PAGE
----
NORTHUMBERLAND  - County Town: Alnwick
Northumberland is a case where the county town, Alnwick, is neither the largest city (that's Newcastle-upon-Tyne) nor the administrative centre, which is Morpeth, although Newcastle and its surroundings are outside the jurisdiction of Northumberland County Council.
Alnwick is the county town probably because it is the traditional home of the Earls of Northumberland and would have been where the county's representatives in parliament were chosen in mediaeval times as well as being the centre of justice for the county. The town dates from the 7th Century, whereas Northumberland County Council was only established in 1889 and was located in Morpeth largely due to that town's more central location to centres of population.  Newcastle-upon-Tyne, whilst geographically in Northumberland has had its own, separate administration since the 15th Century.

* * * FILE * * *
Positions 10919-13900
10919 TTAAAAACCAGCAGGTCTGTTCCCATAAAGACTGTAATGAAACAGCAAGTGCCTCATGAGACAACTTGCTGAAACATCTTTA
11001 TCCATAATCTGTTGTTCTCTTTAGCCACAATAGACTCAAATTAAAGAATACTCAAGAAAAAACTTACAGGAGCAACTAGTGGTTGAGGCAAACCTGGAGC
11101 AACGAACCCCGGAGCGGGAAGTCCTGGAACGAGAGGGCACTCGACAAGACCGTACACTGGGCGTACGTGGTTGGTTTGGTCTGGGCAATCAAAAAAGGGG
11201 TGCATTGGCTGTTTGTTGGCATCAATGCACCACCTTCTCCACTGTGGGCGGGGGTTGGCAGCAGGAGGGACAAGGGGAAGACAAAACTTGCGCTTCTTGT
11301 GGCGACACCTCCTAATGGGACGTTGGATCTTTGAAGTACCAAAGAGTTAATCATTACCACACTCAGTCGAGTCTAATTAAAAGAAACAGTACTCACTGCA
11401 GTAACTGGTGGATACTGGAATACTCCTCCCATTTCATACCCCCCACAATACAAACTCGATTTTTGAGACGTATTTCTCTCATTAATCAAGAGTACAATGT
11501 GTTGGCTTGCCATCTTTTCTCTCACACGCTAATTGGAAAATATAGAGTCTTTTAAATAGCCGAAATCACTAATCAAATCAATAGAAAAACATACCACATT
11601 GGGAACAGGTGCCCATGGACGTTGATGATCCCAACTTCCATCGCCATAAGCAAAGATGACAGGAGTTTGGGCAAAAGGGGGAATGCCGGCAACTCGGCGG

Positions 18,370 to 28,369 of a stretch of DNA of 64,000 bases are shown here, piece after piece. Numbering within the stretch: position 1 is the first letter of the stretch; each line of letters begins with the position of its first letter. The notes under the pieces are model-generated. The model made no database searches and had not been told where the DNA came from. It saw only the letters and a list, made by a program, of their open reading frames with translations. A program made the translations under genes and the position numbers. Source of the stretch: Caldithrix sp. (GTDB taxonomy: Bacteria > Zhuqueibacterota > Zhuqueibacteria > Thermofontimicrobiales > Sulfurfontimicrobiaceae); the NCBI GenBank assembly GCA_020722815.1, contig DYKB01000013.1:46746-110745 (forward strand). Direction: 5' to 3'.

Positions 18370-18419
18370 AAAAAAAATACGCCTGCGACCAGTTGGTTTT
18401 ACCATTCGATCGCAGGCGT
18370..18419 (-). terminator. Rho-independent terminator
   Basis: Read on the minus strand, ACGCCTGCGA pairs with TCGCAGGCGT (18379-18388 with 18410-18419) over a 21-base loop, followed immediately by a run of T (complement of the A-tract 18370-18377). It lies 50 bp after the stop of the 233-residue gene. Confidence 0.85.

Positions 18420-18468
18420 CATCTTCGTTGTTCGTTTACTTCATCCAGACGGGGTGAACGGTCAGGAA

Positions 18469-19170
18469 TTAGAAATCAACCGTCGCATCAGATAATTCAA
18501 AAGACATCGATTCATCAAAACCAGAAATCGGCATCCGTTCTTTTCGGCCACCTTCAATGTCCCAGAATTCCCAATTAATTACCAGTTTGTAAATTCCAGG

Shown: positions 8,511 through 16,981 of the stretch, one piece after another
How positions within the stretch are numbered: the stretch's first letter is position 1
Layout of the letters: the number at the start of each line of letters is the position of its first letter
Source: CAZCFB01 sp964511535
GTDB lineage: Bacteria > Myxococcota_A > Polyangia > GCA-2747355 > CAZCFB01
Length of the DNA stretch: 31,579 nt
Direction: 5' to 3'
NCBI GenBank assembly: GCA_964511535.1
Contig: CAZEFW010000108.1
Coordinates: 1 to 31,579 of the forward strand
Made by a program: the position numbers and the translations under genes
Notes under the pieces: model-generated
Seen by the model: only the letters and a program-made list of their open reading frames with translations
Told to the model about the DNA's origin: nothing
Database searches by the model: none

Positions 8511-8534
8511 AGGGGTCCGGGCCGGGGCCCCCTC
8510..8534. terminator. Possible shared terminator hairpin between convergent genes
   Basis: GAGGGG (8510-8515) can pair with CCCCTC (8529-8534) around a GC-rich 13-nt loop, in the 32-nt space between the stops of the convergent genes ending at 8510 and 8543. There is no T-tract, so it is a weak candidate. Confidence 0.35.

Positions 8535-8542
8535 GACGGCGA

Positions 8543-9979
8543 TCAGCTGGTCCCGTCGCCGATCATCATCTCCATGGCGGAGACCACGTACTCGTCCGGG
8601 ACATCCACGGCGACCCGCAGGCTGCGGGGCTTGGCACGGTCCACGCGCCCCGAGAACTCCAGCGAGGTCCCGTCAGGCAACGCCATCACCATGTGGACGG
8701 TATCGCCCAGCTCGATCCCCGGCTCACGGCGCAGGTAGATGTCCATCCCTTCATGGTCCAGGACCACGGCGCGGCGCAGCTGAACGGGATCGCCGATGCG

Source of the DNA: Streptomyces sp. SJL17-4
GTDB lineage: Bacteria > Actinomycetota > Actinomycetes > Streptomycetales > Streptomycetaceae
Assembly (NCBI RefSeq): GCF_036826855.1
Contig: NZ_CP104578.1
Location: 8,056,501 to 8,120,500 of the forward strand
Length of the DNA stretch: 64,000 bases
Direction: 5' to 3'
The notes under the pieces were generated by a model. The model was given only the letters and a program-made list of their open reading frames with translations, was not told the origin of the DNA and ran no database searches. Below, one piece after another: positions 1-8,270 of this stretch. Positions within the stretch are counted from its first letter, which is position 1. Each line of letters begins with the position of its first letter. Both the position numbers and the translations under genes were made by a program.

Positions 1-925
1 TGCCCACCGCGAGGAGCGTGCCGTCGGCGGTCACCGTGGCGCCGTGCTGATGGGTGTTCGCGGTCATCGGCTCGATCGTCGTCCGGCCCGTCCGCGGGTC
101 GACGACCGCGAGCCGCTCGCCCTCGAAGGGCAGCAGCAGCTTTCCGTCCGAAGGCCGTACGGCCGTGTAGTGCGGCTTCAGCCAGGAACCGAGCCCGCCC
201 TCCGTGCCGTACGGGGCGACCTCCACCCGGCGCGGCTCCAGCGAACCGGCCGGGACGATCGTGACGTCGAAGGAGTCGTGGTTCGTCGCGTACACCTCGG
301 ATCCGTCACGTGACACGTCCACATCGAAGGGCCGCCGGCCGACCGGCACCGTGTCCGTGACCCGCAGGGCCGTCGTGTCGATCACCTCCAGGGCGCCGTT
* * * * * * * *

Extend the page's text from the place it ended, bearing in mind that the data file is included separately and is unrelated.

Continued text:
I'd intended to travel all the way through to Newcastle on the 685, a journey of over two and a half hours. But as we arrived at the mid-way point of Hexham we overtook a bus on the "X85" "Newcatsle Express".  This seemed a better bet so as we were in front of it when we got to the bus station I abandonned the 685 and transferred to what I hoped would be the faster bus. We followed the 685 out of town, but lost sight of it after Corbridge when we remained on the main road and it turned off to serve the village of Throckley. We never saw it again but I noted that our actual arrival time at Newcastle was identical to the scheduled arrival of the 685.  Newcastle's bus stations are quite upmarket. We arrived at Eldon Square, where I was able to buy lunch at Waitrose, whilst my next bus left from Haymarket which was just across the road but could only offer Marks & Spencers!